The U.S. Department of Labor (DOL) has updated their mandatory posters, which notify employees of their rights under the Fair Labor Standards Act (FLSA) and Employee Polygraph Protection Act (EPPA), to no longer list the civil monetary penalties that may be assessed for violations of the aforementioned Acts.  Additionally, the FSLA poster has also been updated to list material regarding the rights of nursing mothers under the FLSA, which includes information regarding lactation breaks.  The revised posters should be posted, effective August 1, 2016.  Employers should review their employment law postings and ensure that their postings reflect the information above.  Copies of the revised FLSA and EPPA posters may be downloaded directly from the DOL’s website.

On August 3, 2016, the mayor of San Diego signed a new Implementing Ordinance that will provide for several changes to the city’s new paid sick leave law.  As noted in our previous post, the San Diego City Council had considered changing the law shortly after it was passed because the ordinance seemed to create conflicting obligations with the statewide mandate.  For example, while the California Healthy Workplaces, Healthy Families Act of 2014 permits capping annual sick leave accrual and allows employers to avoid carrying over sick leave from one year to the next (under the practice of providing all required hours at the beginning of each calendar year, i.e., the “upfront method”), the San Diego Ordinance did not.  The new amendments, however, address these issues and provide additional clarity for employers seeking to comply with both laws.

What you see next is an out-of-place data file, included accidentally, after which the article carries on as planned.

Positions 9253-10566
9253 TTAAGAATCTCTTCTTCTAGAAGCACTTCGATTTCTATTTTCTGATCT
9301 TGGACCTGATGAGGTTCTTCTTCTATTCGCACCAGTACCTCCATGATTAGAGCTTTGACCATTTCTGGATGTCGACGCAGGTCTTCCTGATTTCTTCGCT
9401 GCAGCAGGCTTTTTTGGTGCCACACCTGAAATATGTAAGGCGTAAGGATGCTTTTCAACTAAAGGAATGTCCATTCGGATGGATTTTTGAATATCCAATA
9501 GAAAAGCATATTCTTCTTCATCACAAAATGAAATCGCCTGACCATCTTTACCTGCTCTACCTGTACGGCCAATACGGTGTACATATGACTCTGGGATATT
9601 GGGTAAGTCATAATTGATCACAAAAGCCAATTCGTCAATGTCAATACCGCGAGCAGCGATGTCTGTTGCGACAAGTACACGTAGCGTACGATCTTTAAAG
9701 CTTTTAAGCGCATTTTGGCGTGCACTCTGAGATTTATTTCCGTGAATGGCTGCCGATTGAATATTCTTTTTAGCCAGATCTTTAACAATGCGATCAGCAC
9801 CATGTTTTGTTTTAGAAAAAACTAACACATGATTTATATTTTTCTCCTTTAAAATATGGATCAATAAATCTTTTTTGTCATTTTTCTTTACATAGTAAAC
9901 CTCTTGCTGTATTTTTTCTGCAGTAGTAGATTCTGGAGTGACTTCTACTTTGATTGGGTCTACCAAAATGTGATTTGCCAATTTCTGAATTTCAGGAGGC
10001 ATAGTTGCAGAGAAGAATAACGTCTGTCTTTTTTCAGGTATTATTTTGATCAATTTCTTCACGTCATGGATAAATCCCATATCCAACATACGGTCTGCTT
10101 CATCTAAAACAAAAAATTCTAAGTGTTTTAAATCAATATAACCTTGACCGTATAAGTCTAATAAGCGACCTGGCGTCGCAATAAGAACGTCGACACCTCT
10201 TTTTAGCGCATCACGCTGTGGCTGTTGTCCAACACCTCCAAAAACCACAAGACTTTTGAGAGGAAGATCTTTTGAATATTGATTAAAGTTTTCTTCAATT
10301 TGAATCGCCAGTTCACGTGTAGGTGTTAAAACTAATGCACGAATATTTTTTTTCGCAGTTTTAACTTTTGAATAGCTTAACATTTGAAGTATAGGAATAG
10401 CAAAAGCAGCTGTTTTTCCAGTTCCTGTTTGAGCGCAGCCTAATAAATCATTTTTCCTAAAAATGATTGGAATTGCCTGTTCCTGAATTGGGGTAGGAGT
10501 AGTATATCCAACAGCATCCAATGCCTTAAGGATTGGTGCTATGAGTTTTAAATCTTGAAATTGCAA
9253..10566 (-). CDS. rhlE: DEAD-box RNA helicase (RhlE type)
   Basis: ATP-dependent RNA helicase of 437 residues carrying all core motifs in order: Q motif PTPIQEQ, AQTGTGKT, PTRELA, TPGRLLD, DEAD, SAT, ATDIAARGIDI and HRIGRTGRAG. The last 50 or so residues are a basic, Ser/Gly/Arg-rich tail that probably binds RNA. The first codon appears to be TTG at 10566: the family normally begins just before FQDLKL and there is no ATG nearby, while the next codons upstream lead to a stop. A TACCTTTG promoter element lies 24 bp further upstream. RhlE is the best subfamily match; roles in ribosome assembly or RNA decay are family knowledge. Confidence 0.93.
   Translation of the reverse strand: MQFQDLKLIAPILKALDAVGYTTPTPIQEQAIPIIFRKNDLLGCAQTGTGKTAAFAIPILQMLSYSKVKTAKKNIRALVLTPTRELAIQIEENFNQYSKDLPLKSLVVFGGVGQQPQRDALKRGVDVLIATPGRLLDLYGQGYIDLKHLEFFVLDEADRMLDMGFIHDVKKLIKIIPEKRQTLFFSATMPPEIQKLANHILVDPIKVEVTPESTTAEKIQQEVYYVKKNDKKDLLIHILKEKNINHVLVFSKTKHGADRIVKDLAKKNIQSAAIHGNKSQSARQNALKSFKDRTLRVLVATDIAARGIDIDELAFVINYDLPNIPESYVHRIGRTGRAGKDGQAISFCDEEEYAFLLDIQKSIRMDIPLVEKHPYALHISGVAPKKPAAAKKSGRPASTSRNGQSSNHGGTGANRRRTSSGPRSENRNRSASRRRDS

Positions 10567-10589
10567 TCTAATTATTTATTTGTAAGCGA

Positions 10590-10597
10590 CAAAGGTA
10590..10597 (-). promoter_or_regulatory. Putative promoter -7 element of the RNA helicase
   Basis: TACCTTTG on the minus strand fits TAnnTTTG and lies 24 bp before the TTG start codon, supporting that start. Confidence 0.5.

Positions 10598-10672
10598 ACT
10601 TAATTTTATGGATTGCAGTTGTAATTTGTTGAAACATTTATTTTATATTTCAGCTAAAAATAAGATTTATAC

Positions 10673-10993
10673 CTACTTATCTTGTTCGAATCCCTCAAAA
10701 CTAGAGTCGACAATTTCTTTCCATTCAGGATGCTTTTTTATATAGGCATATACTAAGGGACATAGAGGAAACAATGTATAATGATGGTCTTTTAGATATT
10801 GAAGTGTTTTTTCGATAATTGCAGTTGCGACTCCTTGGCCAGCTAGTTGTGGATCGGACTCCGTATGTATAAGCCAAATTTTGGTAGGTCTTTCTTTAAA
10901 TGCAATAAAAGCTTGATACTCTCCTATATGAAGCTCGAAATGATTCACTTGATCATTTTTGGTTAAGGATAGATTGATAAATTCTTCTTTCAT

Continue Reading San Diego Amends Recent Paid Sick Leave Law

The Securities and Exchange Commission (SEC) recently fined BlueLinx Holdings and Health Net, Inc. for including within severance agreements a provision designed to eliminate a former employee’s right to recover whistleblower incentives. In what is generally considered a standard provision in severance agreements, the companies’ agreements allowed for the former employees’ participation in any government investigation but required a waiver of the right to recover any incentive payments that the law provides for whistleblowers. The SEC issued substantial fines to these companies for this waiver requirement. The SEC explained that the whistleblower incentive is a key part of the SEC’s enforcement efforts and that any public company’s attempt to eliminate or limit that incentive violates the law.

Continue Reading SEC Fines Public Companies for Attempting to Limit Whistleblower Incentives in Severance Agreements

Bass, Berry & Sims attorney Tim Garrett provided insight on the Department of Labor’s (DOL) overtime pay policy, slated to take effect on December 1, 2016 (for additional background on the DOL policy, read the firm’s blog post, “DOL Announces New Salary Level in Overtime Regulations“). As Tim points out for the article, “‘I’m not saying overtime pay shouldn’t be increased, but this should be done in more responsible manner… The regulations currently don’t recognize some unintended consequences.'” According to Tim, these consequences may include the following:

Continue Reading 3 Overtime Pay Policy Repercussions